Editor’s Note: In addition to S. Ward Casscells, M.D. and Hiliary Critchley (photos and bios above), contributors to this post include Larry Kaiser, M.D of the University of Texas, John Zogby of Zogby International, Inc.; Grace Ren of Zogby International; and Stephanie Greer of the University of Texas.
On November 7, 2009, the U.S. House of Representatives passed the Affordable Health Care for America Act (H.R. 3962) by a vote of 220-215. On November 21, 2009, the U.S. Senate voted to invoke cloture and proceed with consideration of the Patient Protection Affordable Care Act (H.R. 3590) by a vote of 60-39. The Senate is currently considering that legislation.
The two bills are similar in many ways. But they also differ on several hot-button issues. To gauge public preferences on these issues, after the Senate invoked cloture, members of Zogby International’s online panel were asked a series of questions; 3,706 members of the panel completed the survey. (More information on the methodology and the precise questions asked, as well as demographic information on respondents, are available from the authors.) After reading a summary of similarities between the House and Senate bills, respondents were asked their preferences on several of the areas where the two bills differ. (Respondents were not told which position represented the Senate approach and which represented the House approach.)
(1) Financing. To help pay for expanding coverage, the House bill would impose a 5.4% income tax surcharge on individuals making more than $500,000 and couples earning more than $1 million. The Senate bill would impose a 40 percent tax on expensive health plans (defined as over $8,500 for individuals and $23,000 for families) and increase the Medicare payroll tax on individuals earning $200,000 per year and couples earning $250,000 per year. The Senate bill also includes a 5 percent tax on elective cosmetic surgery and fees on insurance companies, drug makers, and medical device manufacturers.
The House revenue approach was more popular than the Senate’s: 33 percent favored the House’s approach, while only 10 percent favored the Senate’s. However, over half of all respondents favored neither approach, consistent with a general reluctance to pay for health reform even among many who favor reform.
(2) Employer Mandate. The House bill requires employers to provide health coverage to their employees. Businesses with payrolls above $750,000 that did not offer coverage would have to pay a penalty equal to 8 percent of payroll; the penalty would be lower for smaller businesses, and employers with payrolls below $500,000 would be exempt entirely from the mandate. The Senate bill does not contain a mandate that employers provide coverage; however, any business with more than 50 workers where at least one employee qualifies for government coverage subsidies would face a penalty of $750 for every full-time employee if it did not offer health care coverage.
A significant majority of respondents, 59 percent, either strongly or somewhat agreed that employers should be required to provide coverage, while only 38 percent strongly or somewhat disagreed. However, when respondents were asked if employers that did not provide coverage should be fined, only 40 percent of respondents strongly or somewhat agreed, while 55 percent strongly or somewhat disagreed – almost the reverse of the results for the employer mandate in the abstract.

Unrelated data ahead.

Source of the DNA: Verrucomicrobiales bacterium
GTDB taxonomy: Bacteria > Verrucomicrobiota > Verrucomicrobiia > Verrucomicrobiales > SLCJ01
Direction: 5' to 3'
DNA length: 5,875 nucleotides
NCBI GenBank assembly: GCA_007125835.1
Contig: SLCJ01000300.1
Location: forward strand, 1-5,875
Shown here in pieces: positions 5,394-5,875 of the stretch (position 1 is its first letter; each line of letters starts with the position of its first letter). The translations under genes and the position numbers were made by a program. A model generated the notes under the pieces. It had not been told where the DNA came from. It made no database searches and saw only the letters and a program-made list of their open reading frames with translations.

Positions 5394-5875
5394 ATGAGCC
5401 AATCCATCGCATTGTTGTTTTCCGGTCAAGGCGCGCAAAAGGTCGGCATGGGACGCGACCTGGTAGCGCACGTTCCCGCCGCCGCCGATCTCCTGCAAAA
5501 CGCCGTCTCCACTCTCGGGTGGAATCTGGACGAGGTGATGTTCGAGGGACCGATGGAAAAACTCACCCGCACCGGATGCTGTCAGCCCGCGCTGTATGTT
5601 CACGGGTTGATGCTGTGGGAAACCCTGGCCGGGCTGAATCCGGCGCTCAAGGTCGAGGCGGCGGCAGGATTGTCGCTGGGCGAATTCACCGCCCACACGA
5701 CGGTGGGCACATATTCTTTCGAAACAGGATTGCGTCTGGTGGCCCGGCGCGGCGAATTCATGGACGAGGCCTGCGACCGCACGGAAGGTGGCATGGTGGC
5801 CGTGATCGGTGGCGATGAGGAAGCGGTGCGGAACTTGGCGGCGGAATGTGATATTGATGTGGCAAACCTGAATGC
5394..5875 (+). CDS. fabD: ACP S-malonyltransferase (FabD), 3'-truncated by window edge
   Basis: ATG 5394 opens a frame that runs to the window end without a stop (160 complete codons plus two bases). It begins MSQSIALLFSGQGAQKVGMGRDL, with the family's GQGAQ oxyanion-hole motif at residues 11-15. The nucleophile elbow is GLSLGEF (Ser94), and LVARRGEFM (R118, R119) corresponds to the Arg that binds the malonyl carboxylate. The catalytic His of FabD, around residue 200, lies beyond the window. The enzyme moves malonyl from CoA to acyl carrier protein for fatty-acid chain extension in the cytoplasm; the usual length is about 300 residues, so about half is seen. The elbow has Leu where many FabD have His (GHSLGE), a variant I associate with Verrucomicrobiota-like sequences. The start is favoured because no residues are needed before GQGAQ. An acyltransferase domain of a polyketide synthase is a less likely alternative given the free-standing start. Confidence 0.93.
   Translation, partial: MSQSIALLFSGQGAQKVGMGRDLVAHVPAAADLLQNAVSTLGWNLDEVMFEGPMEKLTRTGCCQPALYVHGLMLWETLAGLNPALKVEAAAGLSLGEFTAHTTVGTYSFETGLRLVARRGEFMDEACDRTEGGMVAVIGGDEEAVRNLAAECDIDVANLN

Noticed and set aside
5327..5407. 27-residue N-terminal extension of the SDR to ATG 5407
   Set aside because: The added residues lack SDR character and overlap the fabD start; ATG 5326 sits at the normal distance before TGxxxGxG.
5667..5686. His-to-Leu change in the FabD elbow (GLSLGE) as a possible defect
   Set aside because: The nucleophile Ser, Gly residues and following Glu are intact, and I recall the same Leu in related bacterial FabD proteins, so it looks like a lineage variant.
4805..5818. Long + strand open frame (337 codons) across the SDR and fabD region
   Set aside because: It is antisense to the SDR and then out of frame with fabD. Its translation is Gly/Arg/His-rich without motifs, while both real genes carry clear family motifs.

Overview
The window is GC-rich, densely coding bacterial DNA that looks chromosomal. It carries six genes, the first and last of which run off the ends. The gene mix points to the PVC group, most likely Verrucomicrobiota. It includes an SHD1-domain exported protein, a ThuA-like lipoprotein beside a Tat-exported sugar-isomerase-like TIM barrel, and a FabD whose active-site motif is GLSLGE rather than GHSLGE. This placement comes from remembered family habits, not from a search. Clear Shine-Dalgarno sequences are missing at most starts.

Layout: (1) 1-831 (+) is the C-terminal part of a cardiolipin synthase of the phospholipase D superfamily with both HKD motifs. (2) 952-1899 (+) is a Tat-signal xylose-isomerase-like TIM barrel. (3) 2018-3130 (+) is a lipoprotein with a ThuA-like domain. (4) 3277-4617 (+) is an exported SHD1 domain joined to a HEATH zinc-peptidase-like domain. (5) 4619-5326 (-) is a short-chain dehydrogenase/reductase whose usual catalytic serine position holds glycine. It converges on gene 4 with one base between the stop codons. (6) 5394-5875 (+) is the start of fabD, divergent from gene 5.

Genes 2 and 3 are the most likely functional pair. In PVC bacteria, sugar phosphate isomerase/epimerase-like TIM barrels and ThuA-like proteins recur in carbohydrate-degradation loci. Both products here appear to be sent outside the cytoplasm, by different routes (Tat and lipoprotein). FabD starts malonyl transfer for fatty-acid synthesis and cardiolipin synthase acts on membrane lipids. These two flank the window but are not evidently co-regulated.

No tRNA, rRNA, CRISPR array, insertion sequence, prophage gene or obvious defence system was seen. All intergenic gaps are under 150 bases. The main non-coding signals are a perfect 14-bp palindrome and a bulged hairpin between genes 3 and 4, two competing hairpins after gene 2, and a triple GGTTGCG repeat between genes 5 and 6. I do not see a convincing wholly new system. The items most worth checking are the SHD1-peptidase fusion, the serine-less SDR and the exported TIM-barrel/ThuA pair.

(3) Illegal Immigrants. The Senate bill bars illegal immigrants from purchasing coverage on a new health insurance exchange – and consequently from participating in any new public health insurance option sold on the exchange — even if they purchase the coverage entirely with their own money. The House bill does not allow illegal immigrants to receive subsidies to help them purchase coverage, but it does not prohibit them from using their own money to purchase coverage on the exchange.
Most respondents agreed with the Senate position; 66 percent either strongly or somewhat disagreed with allowing illegal immigrants to participate in the exchange or public option, while only 28 percent either strongly or somewhat agreed with allowing them to do so.
(4) Abortion Coverage. Through the provisions of the “Stupak amendment,” the House bill prohibits coverage of abortion by the new public health insurance option, except in the cases of rape, incest, or danger to the life of the mother. With the same exceptions, the House bill also prohibits coverage of abortion in policies purchased by people receiving government subsidies, although people receiving subsidies may purchase supplemental abortion coverage, if it is available, with their own money.
By contrast, the Senate bill allows abortion to be covered by the public option and other policies purchased in the exchange with the aid of government subsidies, but insurers must segregate public and private funds to ensure that only private premium payments are used to fund abortion benefits. The Senate defeated an attempt to add the tougher Stupak restrictions to its bill.
Most respondents agreed with the House approach to abortion coverage; 61 percent either strongly or somewhat agreed that insurance policies purchased with the aid of government subsidies should be prohibited from covering abortion, while 32 percent either strongly or somewhat disagreed. In contrast, 47 percent either strongly or somewhat disagreed with the Senate approach of allowing insurers to cover abortion using segregated private funds, while 42 percent either strongly or somewhat agreed with this approach.
Respondents were also asked whether they preferred the House or the Senate position on providing a new public health insurance option, but the provisions of the Senate bill in this area have been undergoing substantial change.